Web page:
Most people are aware that the U.S. House of Representatives required a nearly unprecedented 15 votes over several days to elect Rep. Kevin McCarthy, R-Calif., as Speaker, but may not understand why.

The 20 or so Republican holdouts who finally came around to either vote for McCarthy or vote “present” in order to guarantee his ultimate victory have negotiated a series of written assurances as to how the House will transact its business going forward. The results look very promising for citizens concerned about transparency in the legislative process, out-of-control government spending, and holding votes on issues important to families.

Every two years, U.S. voters elect all 435 members of the House, which then begins a new two-year term called a “session.” The House is now beginning its 118th session, and each new session is marked by a vote on a new Speaker of the House, as wells as an agreed-upon set of rules for conducting business.

Those agreed-upon rules, sometimes referred to as the “rules package,” are every bit as significant as who is elected Speaker, if not more so. They determine what bills get to the floor of the House for debate, what amendments can be offered, and in general, who gets a voice in the process.

In the end, McCarthy received 216 votes for Speaker, which was a majority of those casting a vote. The rules package, which was voted on and approved with 220 Republican votes (and one Republican and all Democrats voting “no”) on Monday, January 9, contains significant changes to many of the rules that were in place during the previous session of the House.

Rep. Thomas Massie, R-Ky., told Spectrum News the changes are “fundamental, and they really empower the representatives who are sent here to do a job and represent their people.”

Some of those changes included:

More conservatives on House Rules Committee. The conservative House Freedom Caucus members were granted three of the nine seats on the powerful House Rules Committee, which dictates the terms of how bills are brought to the floor and how they can be amended. That should allow more bills of importance to families and social conservatives to make it to the floor for a vote.

Cut-as-you-go policy. Legislation will not be considered if it increases mandatory spending over a 5- or 10-year period. Bills for new spending are required to find offsetting spending cuts elsewhere in the federal budget.

72 hours advance notice on text of bills. Conservative lawmakers have long complained of receiving a multi-thousand-page bill only hours before a vote on the bill was scheduled. This has meant they are voting on bills they don’t even have time to read. How is that wise? The new rules require the text of proposed bills to be provided 72 hours in advance of any vote.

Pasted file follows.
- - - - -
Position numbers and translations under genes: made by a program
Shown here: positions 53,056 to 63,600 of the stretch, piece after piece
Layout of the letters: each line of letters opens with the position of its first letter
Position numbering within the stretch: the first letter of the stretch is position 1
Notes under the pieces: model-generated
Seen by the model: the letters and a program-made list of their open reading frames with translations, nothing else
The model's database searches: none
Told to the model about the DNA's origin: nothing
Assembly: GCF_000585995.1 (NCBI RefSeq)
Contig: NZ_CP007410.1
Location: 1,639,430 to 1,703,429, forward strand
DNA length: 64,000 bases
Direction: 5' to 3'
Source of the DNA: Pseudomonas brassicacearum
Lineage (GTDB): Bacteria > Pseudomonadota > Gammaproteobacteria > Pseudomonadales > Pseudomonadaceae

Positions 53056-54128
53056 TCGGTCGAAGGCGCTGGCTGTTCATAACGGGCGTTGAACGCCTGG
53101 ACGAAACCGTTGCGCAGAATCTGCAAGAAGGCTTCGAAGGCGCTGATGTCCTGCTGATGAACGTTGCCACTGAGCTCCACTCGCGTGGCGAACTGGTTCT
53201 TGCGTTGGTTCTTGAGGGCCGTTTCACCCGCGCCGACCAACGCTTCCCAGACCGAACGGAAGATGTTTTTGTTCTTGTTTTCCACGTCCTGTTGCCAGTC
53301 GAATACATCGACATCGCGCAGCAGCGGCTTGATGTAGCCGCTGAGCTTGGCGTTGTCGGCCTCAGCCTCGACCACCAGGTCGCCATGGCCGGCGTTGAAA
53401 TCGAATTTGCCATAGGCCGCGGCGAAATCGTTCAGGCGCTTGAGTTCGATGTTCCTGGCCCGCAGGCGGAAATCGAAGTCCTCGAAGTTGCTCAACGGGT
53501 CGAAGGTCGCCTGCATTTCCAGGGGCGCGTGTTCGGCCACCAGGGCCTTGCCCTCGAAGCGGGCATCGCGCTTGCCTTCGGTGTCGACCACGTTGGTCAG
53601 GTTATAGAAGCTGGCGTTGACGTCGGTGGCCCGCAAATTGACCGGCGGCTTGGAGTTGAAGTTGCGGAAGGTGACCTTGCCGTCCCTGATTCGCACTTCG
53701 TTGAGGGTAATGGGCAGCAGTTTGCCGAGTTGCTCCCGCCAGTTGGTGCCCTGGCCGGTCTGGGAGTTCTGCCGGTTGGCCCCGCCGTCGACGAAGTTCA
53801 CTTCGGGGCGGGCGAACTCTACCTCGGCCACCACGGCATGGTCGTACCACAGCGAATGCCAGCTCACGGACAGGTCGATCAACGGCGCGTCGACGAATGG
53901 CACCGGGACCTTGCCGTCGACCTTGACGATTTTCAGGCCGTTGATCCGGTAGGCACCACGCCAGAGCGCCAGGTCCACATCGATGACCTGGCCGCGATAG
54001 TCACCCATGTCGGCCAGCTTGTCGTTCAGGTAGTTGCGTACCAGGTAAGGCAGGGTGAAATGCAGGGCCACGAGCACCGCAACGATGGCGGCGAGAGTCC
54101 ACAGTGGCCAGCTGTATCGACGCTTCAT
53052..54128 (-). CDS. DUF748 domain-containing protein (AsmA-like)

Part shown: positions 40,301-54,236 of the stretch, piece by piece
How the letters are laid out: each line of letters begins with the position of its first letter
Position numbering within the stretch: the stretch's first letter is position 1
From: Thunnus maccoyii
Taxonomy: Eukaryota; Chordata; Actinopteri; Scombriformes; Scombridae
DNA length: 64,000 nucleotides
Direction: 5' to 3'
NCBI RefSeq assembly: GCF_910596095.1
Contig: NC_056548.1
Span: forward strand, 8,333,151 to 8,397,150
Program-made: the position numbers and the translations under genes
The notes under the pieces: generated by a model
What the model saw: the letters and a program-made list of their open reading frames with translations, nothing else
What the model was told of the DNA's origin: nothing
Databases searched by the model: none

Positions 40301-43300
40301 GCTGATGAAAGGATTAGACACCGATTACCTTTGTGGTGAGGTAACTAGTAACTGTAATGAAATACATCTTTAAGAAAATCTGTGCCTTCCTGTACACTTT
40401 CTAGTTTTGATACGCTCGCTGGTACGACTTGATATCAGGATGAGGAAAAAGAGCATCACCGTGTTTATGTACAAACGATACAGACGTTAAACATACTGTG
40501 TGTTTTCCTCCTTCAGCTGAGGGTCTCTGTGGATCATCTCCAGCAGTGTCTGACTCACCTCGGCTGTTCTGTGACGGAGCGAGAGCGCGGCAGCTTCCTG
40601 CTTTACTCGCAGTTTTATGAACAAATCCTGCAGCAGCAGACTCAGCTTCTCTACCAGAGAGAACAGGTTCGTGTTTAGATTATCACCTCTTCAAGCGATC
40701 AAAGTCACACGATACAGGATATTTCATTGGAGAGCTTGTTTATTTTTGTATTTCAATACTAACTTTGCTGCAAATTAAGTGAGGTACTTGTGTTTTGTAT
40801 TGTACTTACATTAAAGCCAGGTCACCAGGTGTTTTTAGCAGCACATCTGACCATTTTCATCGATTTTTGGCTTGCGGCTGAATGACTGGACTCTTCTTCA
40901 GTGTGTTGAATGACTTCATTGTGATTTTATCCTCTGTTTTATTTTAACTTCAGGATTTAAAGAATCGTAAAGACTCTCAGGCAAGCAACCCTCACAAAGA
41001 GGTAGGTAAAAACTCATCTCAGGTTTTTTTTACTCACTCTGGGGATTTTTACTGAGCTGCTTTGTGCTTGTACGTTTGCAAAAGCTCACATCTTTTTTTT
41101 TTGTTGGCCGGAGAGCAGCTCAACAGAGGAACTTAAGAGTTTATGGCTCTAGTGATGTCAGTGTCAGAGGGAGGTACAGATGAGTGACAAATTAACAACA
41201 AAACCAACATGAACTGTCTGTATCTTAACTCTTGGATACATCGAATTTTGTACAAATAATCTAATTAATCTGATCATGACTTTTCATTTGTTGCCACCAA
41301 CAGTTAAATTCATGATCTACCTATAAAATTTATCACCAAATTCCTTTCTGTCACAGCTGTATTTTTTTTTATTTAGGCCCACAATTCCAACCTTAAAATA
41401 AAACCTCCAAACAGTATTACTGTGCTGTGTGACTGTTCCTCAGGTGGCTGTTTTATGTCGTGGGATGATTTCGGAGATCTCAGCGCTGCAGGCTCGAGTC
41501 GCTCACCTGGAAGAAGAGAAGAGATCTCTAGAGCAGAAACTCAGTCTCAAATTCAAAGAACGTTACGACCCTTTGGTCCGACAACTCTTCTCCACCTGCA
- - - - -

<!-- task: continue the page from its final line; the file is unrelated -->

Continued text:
Single-subject bills. Legislation must address a single subject. The purpose of that requirement is to discourage the introduction of massive bills covering a number of subjects, which often combine unrelated and often strongly objectionable provisions into “must-pass” bills.

Supermajority vote required to raise taxes.

Require a vote to raise the debt limit. The debt limit is supposed to hold Congress accountable by limiting spending. The old rules allowed automatic increases to occur to the debt limit rather than force a debate and vote, which shielded representatives from necessary accountability.

Fiscal accountability of federal employees and programs. The rules package re-establishes the “Holman Rule” first set in place in 1876, which allows amendments to appropriations bills for the purpose of slashing salaries of, or to fire, specific federal employees, or to cut specific programs.

Hold a vote to bar taxpayer-funded abortions by making the Hyde Amendment permanent. Currently it is attached as a rider to annual appropriations bills, and there have been attempts from pro-abortion legislators recently to leave the amendment out of such appropriations bills.

Other changes include: re-institution of in-person voting from the House floor, and the revocation of proxy voting, introduced during COVID-19; and allowing a single lawmaker to request an immediate vote to remove the Speaker in a “vacate-the-chair” motion.

And, notably, the rules package also requires the House to hold a vote on several key issues:

  • A resolution establishing a “select committee on the Weaponization of the Federal government.”
  • Rescind $72 billion in funding for the IRS previously approved by Congress last year in the Inflation Reduction Act for the purpose of hiring an estimated 87,000 new agents.
  • Prohibit sales from the Strategic Petroleum Reserve to China

Finally, while not included in the rules package, McCarthy has agreed to negotiate with the conservative holdouts about capping federal spending at fiscal year 2022 levels. The U.S. national debt has ballooned to over $31 trillion. That amounts to approximately $247,000 per taxpayer.

The new rules package in the House was made possible by conservative victories in the November elections. Elections have consequences, and the new House appears poised to rein in federal spending, hold government agencies more accountable, and hold meaningful votes on bills that are important to families and conservative taxpayers.


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